PipeChat Digest #4118 - Tuesday, November 18, 2003
 
Re: ornamentation
  by "John Foss" <harfo32@yahoo.co.uk>
Re: Invitation to Festal Evensong at St Dunstan's (xposted)
  by "Randolph Runyon" <runyonr@muohio.edu>
RE: Carpenter and Hell?
  by "Andr=E9s G=FCnther" <agun@telcel.net.ve>
Re: Ornamentation in Couperin
  by "Alicia Zeilenga" <azeilenga@theatreorgans.com>
Re: Ornamentation in Couperin
  by "Alicia Zeilenga" <azeilenga@theatreorgans.com>
Re: Leslie Speaker Cables and Sheet Music for Sale
  by <Myosotis51@aol.com>
Re: ornamentation
  by "Colin Mitchell" <cmys13085@yahoo.co.uk>
harpsichord for sale
  by <Gfc234@aol.com>
Re: Ornamentation in Couperin
  by "Colin Mitchell" <cmys13085@yahoo.co.uk>
Now Thank We All Our God
  by "Shelley Culver" <culverse@westminster.edu>
Re: Now Thank We All Our God
  by <Gfc234@aol.com>
Re: Now Thank We All Our God
  by "Alan Freed" <acfreed0904@earthlink.net>
Re: Now Thank We All Our God
  by <Pepehomer@aol.com>
Re: Now Thank We All Our God
  by "AJ" <AJ1995@cox.net>
Re: Now Thank We All Our God
  by <TubaMagna@aol.com>
Re: Now Thank We All Our God
  by <ProOrgo53@aol.com>
Hauptwerk (was Re: Alhborn Expander Modules)
  by "Bill Raty" <billious@billraty.com>
Re: Ornamentation in Couperin
  by <RonSeverin@aol.com>
Re: Now Thank We All Our God
  by "Robert Lind" <lindr@core.com>
Re: harpsichord for sale
  by <KurtvonS@aol.com>
Re: Now Thank We All Our God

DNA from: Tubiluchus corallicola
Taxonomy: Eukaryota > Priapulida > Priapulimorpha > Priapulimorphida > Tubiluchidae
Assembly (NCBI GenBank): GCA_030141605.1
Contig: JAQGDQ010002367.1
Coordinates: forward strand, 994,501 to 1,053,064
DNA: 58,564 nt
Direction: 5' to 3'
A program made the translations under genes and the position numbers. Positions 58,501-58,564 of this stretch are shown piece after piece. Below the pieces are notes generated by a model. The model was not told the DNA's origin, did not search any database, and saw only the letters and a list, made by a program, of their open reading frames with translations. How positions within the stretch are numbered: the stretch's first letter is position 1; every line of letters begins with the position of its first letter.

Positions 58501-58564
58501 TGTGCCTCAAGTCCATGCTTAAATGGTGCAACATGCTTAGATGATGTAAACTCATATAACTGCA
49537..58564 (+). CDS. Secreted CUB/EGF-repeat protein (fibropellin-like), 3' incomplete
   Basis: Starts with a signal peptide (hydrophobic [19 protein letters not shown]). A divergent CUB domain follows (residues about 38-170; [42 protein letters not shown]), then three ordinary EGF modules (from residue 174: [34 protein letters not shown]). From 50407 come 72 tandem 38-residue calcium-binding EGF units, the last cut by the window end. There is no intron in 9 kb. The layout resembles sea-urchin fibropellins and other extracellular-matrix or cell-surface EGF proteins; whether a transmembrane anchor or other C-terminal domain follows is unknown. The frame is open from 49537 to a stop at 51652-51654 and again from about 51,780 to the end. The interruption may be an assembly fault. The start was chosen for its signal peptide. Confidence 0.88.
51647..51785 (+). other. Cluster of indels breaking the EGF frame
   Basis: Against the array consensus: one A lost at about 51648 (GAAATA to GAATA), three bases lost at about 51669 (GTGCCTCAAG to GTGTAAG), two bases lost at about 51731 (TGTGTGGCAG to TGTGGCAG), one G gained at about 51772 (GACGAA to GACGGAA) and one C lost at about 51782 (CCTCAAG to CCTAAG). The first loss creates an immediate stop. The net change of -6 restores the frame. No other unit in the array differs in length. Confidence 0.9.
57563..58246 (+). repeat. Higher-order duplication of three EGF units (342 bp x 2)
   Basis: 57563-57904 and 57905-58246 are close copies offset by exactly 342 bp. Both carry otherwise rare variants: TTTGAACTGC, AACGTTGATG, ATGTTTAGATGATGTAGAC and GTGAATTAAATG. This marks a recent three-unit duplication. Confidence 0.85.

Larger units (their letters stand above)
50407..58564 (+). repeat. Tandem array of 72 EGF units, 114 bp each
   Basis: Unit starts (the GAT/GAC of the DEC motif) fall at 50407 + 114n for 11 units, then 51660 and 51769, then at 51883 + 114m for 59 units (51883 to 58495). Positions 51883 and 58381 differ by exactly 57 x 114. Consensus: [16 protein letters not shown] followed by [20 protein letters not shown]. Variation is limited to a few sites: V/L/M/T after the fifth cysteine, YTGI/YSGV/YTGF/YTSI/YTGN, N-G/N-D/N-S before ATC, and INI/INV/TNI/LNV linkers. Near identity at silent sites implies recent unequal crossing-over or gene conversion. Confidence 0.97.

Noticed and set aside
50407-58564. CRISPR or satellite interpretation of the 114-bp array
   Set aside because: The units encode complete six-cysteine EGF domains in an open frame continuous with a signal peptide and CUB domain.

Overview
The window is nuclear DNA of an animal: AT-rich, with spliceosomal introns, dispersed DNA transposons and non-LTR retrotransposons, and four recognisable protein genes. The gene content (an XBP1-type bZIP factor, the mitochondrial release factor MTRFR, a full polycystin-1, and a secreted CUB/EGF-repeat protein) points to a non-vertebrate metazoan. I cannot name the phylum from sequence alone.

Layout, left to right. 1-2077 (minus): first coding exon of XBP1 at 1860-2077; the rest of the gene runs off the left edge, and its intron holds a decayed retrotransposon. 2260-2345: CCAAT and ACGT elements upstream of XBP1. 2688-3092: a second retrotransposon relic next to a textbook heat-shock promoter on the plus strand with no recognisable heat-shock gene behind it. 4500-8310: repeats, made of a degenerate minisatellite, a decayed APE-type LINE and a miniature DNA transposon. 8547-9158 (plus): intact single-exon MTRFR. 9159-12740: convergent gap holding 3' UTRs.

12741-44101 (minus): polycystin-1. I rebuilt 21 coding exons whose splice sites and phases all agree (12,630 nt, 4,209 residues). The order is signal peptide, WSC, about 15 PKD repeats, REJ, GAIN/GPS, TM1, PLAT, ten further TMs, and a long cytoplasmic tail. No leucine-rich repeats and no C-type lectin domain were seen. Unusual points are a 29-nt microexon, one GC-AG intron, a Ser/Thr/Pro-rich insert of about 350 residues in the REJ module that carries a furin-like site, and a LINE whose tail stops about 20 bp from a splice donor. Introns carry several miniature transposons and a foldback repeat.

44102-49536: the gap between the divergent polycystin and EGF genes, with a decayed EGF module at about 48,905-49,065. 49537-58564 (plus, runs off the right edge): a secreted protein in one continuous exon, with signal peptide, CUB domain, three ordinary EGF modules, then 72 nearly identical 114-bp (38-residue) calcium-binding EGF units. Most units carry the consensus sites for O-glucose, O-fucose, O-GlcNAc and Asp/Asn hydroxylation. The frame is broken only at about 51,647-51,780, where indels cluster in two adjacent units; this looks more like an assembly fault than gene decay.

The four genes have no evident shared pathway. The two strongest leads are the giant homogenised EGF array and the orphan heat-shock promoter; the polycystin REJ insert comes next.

by "Douglas A. Campbell" <dougcampbell@juno.com>
Re: Now Thank We All Our God
  by "M Fox" <ophicleide16@direcway.com>
Re: Now Thank We All Our God
  by "Jonathan Orwig" <giwro@adelphia.net>
 

(back) Subject: Re: ornamentation From: "John Foss" <harfo32@yahoo.co.uk> Date: Tue, 18 Nov 2003 12:58:28 +0000 (GMT)   Ron Severin wrote "I can see going to the trouble of learning all the right ornaments if I was going to make a definitive recording, or play them for peers in recital. For the average Joe six pack, he doesn't care."   If you work at the ornaments the rest becomes much easier. Attend to the details. They are good for both brain and finger. Someone, somewhere cares! John Foss     =3D=3D=3D=3D=3D www.johnfoss.gr http://groups.yahoo.com/group/orgofftop/ Topics of the week : Line from Plati Kippers   ________________________________________________________________________ Want to chat instantly with your online friends? Get the FREE Yahoo! Messenger http://mail.messenger.yahoo.co.uk